The intensity of viral transmission can be calculated by estimating the viral load in saliva collected from mosquitoes. As expected, the number of CHIKV particles in saliva was lower than particles estimated in head homogenates (Figure 2). Virus in saliva was detected from day 3 pi and the number of viral particles did not fluctuate significantly along with day pi (Kruskal-Wallis test: p>0.05). For Ae. albopictus AL-CSM, the maximum number of CHIKV particles in saliva was reached at day 6 pi with 1.6±0.8 log10 particles for CHIKV 2010-1630 (Figure 2A) and 1.6±0.5 log10 particles for CHIKV 2010-1909 (Figure 2B). For Ae. aegypti AA-India, the maximum viral load in saliva was detected at day 9 pi with 1.5±0.8 log10 viral particles for CHIKV 2010-1630 (Figure 2A) and as soon as day 3 pi with 1.1±0.5 log10 viral particles for CHIKV 2010-1909 (Figure 2B). Roughly, AL-CSM delivered more viral particles than AA-India for both CHIKV strains (Kruskal-Wallis test: p<0.05).

thumbnail

Figure 2. Transmission of CHIKV in saliva of Ae. albopictus from France (AL-CSM) and Ae. aegypti from India (AA-India).

At days 3, 6, 9, and 14 after infection with an infectious blood-meal, mosquitoes were sacrificed and saliva was collected from individual mosquitoes and titrated by focus fluorescent assay on C6/36 Ae. albopictus cells. Two viral strains were tested: (A) CHIKV-1630 strain that circulated in India in 2010 and (B) CHIKV-1909 strain isolated from a CHIKV autochthonous case from Fréjus. Error bars refer to the standard error between different mosquitoes.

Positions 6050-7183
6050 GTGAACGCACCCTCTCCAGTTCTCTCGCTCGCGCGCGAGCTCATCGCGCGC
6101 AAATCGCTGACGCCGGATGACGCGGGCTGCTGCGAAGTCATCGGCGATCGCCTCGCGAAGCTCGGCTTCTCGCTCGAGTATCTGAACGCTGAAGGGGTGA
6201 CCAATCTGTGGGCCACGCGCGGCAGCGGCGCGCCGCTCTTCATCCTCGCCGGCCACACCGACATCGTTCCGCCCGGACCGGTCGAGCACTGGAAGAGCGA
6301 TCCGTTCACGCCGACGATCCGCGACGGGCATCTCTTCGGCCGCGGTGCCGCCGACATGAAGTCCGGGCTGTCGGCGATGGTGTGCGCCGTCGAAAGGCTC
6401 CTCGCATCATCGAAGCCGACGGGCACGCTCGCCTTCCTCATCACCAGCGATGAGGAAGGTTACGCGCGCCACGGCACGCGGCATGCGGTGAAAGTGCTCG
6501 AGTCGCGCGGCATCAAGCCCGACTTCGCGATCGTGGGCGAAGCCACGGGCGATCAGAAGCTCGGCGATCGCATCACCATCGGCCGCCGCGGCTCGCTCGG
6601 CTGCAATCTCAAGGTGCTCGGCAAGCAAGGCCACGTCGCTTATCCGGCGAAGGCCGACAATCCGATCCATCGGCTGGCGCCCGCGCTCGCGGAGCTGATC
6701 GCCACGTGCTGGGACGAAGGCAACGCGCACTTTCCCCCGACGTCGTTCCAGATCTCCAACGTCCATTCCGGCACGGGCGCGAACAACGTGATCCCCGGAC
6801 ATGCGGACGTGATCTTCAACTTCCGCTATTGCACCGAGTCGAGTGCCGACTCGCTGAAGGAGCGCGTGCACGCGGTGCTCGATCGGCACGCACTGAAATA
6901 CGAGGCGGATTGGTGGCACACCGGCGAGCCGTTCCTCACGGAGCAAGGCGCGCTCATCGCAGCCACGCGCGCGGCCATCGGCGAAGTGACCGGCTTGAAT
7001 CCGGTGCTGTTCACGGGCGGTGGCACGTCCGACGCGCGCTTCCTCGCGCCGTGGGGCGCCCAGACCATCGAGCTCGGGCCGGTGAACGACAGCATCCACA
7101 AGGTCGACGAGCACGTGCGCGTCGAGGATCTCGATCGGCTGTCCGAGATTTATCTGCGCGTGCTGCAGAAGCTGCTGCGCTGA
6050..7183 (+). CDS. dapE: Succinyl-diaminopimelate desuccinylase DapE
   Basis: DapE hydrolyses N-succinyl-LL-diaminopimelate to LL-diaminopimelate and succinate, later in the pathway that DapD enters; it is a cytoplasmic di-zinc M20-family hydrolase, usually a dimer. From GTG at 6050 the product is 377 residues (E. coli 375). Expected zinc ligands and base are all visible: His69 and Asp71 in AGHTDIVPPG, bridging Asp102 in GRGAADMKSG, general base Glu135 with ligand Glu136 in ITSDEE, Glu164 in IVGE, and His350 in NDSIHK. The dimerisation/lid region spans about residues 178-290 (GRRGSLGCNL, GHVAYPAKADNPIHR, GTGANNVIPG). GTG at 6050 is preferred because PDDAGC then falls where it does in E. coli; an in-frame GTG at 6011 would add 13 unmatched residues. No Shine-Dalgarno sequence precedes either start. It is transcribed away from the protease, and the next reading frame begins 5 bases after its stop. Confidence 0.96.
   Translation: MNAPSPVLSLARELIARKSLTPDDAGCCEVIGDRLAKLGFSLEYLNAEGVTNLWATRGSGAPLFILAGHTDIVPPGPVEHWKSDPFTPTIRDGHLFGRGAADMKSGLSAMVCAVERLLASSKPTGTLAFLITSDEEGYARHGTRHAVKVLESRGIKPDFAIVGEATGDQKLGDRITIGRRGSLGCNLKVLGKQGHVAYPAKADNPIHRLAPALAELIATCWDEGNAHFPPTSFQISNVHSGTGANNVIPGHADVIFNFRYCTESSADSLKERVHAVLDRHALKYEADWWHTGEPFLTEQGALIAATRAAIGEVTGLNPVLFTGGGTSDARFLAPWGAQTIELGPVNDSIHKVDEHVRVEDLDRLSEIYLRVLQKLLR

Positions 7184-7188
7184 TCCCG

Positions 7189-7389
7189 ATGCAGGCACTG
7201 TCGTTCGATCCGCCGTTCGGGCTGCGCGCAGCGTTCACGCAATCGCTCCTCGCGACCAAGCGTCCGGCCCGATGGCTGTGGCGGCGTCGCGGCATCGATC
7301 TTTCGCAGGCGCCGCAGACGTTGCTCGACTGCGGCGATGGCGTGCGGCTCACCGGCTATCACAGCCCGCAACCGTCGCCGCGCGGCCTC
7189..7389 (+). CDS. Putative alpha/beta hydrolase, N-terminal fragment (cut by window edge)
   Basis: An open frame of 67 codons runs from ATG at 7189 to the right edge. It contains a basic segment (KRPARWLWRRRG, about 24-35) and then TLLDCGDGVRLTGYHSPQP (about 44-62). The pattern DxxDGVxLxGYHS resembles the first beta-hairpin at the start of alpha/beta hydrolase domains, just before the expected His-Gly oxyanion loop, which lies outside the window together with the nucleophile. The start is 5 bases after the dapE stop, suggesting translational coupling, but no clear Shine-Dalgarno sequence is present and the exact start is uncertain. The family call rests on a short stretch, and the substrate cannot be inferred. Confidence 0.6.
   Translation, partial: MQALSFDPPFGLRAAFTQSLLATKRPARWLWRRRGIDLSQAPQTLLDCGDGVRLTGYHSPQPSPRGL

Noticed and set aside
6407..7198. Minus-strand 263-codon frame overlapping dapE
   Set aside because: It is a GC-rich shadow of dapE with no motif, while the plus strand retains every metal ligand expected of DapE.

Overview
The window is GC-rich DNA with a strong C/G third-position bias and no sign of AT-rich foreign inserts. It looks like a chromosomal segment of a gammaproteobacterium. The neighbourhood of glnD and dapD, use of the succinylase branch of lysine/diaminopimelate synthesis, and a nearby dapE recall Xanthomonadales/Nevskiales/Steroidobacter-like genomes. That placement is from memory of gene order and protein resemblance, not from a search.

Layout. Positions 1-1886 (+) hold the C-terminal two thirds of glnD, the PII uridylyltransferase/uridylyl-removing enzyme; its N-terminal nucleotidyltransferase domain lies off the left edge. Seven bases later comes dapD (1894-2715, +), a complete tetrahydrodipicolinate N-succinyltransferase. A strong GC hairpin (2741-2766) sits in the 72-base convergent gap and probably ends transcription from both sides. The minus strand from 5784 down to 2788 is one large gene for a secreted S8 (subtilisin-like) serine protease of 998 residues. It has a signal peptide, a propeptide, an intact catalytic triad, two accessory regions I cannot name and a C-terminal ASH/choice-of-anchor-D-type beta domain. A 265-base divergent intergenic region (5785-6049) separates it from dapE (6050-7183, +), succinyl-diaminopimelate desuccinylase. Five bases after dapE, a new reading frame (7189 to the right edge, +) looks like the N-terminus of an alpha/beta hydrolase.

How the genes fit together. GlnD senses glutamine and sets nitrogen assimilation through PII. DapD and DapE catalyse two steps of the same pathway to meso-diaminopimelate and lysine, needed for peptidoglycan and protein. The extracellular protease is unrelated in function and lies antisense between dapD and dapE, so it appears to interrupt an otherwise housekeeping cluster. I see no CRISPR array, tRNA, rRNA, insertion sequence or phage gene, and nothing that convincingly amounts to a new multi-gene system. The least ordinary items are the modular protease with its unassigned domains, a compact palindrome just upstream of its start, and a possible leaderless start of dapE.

doi:10.1371/journal.pone.0059716.g002

Ultimately, transmission efficiency (TE) was also defined by estimating the proportion of mosquitoes with virus in saliva among tested ones. When comparing TE between the two viral strains for each mosquito species at a given day pi, no difference was found (Chi square test: p>0.05) except at day 9 pi for Ae. albopictus AL-CSM. When examining TE according to day pi for each pairing mosquito/virus, significant difference was found (Chi square test: p<0.05) except for Ae. aegypti AA-India infected with the imported CHIKV strain (2010-1630).

These results suggest that a higher proportion of Ae. aegypti AA-India was able to transmit both strains of CHIKV but with a lower number of virus in saliva than for Ae. albopictus AL-CSM. The imported CHIKV strain (2010–1630) as well as the autochthonous CHIKV strain (2010–1909) behave similarly.

Ae. albopictus from France is Unexpectedly Highly Susceptible to DENV

It is known that Ae. albopictus is an unusual vector of DENV compared to the typical vector, Ae. aegypti. Therefore, to measure the potential to transmit DENV of Ae. albopictus from France (AL-CSM) compared to Ae. aegypti from Martinique (AA-Martinique) where the imported case spent some times, mosquitoes were infected with two viral strains: (i) DENV-2025 strain that circulated in Martinique in 2010 and (ii) DENV-1806 strain isolated from a DEN autochthonous case from Nice in 2010. Molecular analysis demonstrated that these two strains belonged to the serotype 1, presenting similarities with strains circulating at the same period in the French West Indies [1]. Complete genome sequence of both DENV strains will be available in a near future (Caro V, personal communication).